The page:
Prom 3: King Priam, Royal Albert Hall, London

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The Independent Culture

First staged in 1962, Michael Tippett's second opera, King Priam, was an attempt to reanimate mythological material in the form of a modern opera seria with Brechtian devices and much posing of questions about choice and fate. To set his own Homer-based libretto, Tippett felt it necessary to jettison virtually all the attractions of his earlier music - the long lyrical melodies, exuberant contrapuntal cross rhythms and richly figured textures - for an idiom of stark gestures, abrupt contrasts and grinding superimpositions, with the orchestra broken down into small ensembles and hardly ever heard all together.

When it works, as in the brazen opening music which returns so cathartically at the end, or in the interruption of the Trojan rejoicings over the death of Patroclus by Achilles's terrifying war cry, the dramatic effect is overwhelming. But elsewhere, imparting a sense of continuity and drive to the continual shufflings of jagged lines and thinly scored sections depends to a perilous extent on the conductor. What a shame, then, that in bringing the work to the BBC Proms for the first time, David Atherton chose to compound the problems with his own tinkerings.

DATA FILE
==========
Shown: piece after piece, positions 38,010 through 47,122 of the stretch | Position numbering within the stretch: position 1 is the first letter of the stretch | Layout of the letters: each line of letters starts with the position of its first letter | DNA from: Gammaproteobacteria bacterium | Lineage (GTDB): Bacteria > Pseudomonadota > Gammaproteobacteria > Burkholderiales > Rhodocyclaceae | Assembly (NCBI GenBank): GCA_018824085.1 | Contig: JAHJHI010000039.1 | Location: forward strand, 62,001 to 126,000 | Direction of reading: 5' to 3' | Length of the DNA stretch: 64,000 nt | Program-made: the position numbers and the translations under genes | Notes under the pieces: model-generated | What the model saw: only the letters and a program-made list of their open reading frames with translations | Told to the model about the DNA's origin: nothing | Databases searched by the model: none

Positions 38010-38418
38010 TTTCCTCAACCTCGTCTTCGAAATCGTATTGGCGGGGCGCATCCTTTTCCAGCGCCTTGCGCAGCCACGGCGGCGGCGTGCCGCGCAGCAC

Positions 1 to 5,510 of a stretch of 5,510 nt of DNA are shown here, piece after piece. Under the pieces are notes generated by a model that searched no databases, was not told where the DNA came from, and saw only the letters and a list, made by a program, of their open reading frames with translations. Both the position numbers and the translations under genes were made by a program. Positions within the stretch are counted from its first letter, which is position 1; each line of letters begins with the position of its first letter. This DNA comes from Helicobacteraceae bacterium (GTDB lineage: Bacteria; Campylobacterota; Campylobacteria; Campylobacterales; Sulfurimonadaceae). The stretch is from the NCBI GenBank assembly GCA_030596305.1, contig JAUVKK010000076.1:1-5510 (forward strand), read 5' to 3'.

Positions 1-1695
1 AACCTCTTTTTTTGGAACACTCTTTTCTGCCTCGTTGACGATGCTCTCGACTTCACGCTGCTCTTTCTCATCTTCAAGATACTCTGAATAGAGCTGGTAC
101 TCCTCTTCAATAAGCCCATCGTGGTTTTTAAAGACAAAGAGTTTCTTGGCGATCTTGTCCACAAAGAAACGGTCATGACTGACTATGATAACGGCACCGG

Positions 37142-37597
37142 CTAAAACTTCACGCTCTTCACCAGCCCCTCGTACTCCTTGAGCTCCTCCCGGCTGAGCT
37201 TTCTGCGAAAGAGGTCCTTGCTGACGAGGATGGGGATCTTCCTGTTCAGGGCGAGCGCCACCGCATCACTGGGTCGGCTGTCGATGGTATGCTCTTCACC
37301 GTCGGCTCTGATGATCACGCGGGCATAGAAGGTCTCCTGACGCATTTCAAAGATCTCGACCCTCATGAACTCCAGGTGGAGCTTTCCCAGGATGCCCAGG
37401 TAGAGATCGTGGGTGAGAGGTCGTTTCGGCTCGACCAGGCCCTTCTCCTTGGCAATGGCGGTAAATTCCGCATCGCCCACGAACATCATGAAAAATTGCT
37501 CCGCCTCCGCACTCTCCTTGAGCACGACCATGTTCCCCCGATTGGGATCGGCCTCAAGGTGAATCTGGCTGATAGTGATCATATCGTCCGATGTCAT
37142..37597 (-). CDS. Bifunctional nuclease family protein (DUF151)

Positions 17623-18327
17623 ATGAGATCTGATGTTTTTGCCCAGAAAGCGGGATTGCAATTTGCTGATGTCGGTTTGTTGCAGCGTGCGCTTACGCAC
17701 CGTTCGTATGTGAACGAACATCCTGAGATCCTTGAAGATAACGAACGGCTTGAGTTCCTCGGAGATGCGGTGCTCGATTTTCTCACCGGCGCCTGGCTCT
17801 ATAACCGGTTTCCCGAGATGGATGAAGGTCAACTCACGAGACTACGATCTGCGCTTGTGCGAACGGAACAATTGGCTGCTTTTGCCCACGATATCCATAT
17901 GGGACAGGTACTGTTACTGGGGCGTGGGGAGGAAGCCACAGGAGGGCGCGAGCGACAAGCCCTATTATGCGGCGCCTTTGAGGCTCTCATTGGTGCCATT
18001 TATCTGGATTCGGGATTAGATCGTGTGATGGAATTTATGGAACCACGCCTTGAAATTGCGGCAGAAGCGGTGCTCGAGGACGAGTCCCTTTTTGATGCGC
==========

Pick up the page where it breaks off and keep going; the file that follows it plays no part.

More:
One of Tippett's ideas was to identify each character with specific instruments: so the voice of proud Hecuba is meant to ride on a surging single line for all the violins, and Andromache to keen over a monody for all the cellos. Parts of these lines are notoriously tricky, but can be negotiated -as Kent Opera triumphantly showed under Roger Norrington. There seems little excuse these days, except to save a bit of rehearsal time, for Atherton's transference of tracts of string writing to solo instruments - which then had to be amplified to fill the vastness of the Royal Albert Hall - and this recourse flattened dynamics and punched holes in the continuity, especially in the long, string-based scene opening Act III.

The pity of it all was that Atherton otherwise understands the work so well and had here about as fine a British cast as could be assembled, with David Wilson-Johnson quite magnificently articulate as Priam, whom Tippett - unlike Homer - makes his central character. Susan Bickley was particularly fine as Andromache, William Dazeley stentorian as Hector and Martyn Hill as Achilles touching in that moment of guitar-accompanied calm that Tippett inserts so tellingly into the brazen war music of Act II - enthusiastically rampaged through by the BBC Singers and National Orchestra of Wales.

A qualified success then in a work which is, itself, balanced on a knife edge. But it might have been stronger had Tippett's original requirements been realised to the full.